>can I not use a sheet of small cell wax with wire in it???

Yes.

>Or do they not make it?

http://www.dadant.com/catalog/advanced_search_result.php?osCsid=48a803b7d9c6ce9a500c4888cafcf481&search_in_description=1&keywords=small+cell&osCsid=48a803b7d9c6ce9a500c4888cafcf481&x=0&y=0
http://www.brushymountainbeefarm.com/products.asp?srch=small+cell&t=a
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Michael Bush
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Cindi
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« Reply #15 on: December 23, 2007, 09:07:22 AM »

LocustHoney.  You said something in a prior post about "a stupid question".  Nope, there is no such thing as a stupid question on this forum. Always remember....ask any question that you want, no matter if in your own mind you think it dumb.  No so.

Look what you have done, yea!!!  You have now 8 hives, you have instilled a love of the bees with your two children, that is so wonderful.  They will be your helpers, they will be your extra eyes.  They will spot any swarms (hopefully there won't be any, hee, hee) that may issue from your colonies.  It is amazing what 4 extra eyes can do around a place, hee, hee,  Smiley Smiley

Good, now you have these little farmhands that will carry on with this love of the bees that has become a part of your life, yea!!!  Have a great and wonderful day, Cindi. 

I love that song "Teach your children well."  (I don't like the second sentence in it though,  rolleyes Wink Smiley  Remember that one?  By Crosby, Stills, Nash and Young
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« Reply #16 on: December 23, 2007, 10:55:03 PM »

Cindi you are so right!! My son has figured out a way to stop the robbers without reading any books. He uses his imagination and he thinks like a bee no matter how crazy it is!!! He has come up with simple solutions that only a child who knows no limits to the mind can do. Child like faith. This thing called beekeeping is a world in itself. An eternity in the middle of eternity. We get lost in it and somedays never want to find our way out of it. The other most valuable thing that I have gotten from beekeeping is this forum and meeting other beeks. They are some of the most fascinating people from ALL walks of life. We feel truly blessed by what we have been given.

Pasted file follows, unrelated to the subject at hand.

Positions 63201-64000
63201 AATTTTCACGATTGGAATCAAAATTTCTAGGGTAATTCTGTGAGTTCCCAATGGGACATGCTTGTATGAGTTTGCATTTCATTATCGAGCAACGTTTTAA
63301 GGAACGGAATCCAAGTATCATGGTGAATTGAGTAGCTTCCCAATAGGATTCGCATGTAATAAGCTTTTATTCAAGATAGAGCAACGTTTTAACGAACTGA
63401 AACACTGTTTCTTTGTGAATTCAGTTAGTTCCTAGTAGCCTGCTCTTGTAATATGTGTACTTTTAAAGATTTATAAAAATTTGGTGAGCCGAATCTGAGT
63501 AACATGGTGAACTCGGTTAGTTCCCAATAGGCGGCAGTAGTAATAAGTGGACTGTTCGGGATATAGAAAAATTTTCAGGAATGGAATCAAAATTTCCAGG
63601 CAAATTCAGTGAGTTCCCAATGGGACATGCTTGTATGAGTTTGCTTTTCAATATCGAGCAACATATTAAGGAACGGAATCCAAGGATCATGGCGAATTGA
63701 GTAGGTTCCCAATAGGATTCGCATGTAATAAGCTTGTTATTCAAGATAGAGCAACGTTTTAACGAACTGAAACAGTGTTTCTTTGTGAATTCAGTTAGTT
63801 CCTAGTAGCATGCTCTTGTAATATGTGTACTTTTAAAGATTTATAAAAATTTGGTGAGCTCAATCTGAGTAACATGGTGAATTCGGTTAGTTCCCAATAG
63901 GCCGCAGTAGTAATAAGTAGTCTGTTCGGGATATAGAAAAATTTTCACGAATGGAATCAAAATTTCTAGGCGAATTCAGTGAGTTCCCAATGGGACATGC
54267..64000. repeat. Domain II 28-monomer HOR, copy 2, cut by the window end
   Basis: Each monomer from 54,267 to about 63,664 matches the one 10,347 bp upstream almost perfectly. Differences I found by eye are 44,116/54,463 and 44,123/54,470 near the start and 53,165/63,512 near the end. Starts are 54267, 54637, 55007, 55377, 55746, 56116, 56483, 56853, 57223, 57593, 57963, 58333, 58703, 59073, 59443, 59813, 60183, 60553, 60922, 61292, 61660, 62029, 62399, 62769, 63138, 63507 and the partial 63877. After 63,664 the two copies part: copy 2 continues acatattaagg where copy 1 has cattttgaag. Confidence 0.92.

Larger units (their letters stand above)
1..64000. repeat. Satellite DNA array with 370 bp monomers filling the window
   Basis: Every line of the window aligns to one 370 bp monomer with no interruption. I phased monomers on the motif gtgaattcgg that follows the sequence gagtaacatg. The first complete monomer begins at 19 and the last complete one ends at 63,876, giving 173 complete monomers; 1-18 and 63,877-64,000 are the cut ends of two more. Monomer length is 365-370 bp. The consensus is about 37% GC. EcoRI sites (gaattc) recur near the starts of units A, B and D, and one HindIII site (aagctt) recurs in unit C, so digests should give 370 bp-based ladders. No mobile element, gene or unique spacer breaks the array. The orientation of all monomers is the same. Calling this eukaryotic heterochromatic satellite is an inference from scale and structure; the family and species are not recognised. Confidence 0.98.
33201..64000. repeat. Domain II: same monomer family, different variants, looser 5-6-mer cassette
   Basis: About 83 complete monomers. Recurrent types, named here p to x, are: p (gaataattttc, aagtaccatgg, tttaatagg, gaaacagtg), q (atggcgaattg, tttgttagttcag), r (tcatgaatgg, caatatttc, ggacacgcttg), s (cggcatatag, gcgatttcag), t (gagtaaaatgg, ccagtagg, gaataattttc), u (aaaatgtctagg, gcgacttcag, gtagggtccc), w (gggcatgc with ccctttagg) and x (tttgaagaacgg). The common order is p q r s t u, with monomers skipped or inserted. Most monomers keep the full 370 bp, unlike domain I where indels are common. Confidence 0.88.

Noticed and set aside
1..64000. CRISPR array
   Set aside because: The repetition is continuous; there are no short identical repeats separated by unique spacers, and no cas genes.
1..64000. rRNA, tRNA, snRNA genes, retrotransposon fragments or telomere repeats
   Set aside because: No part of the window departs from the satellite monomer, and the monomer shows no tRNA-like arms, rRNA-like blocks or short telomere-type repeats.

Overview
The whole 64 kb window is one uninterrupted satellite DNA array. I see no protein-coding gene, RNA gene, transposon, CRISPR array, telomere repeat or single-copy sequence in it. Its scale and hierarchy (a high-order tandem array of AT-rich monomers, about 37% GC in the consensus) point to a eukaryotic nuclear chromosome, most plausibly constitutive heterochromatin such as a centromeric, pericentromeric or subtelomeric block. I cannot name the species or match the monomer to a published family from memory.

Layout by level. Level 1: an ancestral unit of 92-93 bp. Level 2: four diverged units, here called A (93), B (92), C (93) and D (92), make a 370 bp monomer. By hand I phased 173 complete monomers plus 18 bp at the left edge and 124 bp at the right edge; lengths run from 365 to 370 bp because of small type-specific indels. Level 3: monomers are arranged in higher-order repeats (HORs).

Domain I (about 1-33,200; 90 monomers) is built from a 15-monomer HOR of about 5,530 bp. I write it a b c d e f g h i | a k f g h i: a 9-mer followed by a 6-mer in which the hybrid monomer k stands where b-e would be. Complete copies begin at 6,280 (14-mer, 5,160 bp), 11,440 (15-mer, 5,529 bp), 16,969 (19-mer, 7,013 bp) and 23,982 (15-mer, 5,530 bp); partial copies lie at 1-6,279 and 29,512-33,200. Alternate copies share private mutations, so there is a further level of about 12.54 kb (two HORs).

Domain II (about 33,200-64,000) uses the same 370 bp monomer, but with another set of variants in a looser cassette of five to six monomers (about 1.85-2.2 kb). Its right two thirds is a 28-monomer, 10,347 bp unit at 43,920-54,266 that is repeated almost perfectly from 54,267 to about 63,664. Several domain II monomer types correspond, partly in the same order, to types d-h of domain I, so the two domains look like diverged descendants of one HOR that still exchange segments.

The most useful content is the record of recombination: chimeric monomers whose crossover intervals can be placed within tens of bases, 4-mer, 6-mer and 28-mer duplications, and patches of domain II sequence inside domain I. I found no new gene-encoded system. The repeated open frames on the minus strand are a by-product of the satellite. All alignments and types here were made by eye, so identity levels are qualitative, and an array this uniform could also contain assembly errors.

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steveouk
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« Reply #17 on: December 30, 2007, 03:40:50 PM »

I sort of stumbled into bee keeping 2 months ago when i tried to rescue a wild hive that was in a tree that had been cut down and was due to be removed. Unfortunately the bee's didn't survive. However I've got bitten by the bug big style. I was given a Langston hive that had had wax moth damage in the brood box. I've been thinking about ordering some small cell foundation and replacing all the foundation in the frames with a strip of this. I have heard from a few bee keepers that this would not be wise in my first year of bee keeping. In fact Dadant don't recommend this when you buy it.

I guess my question is do not do this, or should i 1.Add a small strip of NC or  2. Replace the whole sheet of foundation in the frame with NC Foundation Huh

From what I've read moving to NC Foundation seems the way to go, I've looked at the Man Lake frames but I'm hesitant to use plastic and would prefer to use sustainable wood in my hives. I am hoping to have 2 hives in the spring.

 
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Michael Bush
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« Reply #18 on: December 30, 2007, 05:08:26 PM »

>I have heard from a few bee keepers that this would not be wise in my first year of bee keeping. In fact Dadant don't recommend this when you buy it.

Dadant is just being cautious.  They don't want you to just put in small cell foundation and assume you'll have no problems with mites without understanding that it may take another step to get them down to 4.9mm.  Use the SC or starter strips right off and you'll be one full step ahead on getting to small cell.  So what is NC?
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Michael Bush
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« Reply #19 on: December 30, 2007, 05:45:43 PM »

NC = Natural Cell ... i think.....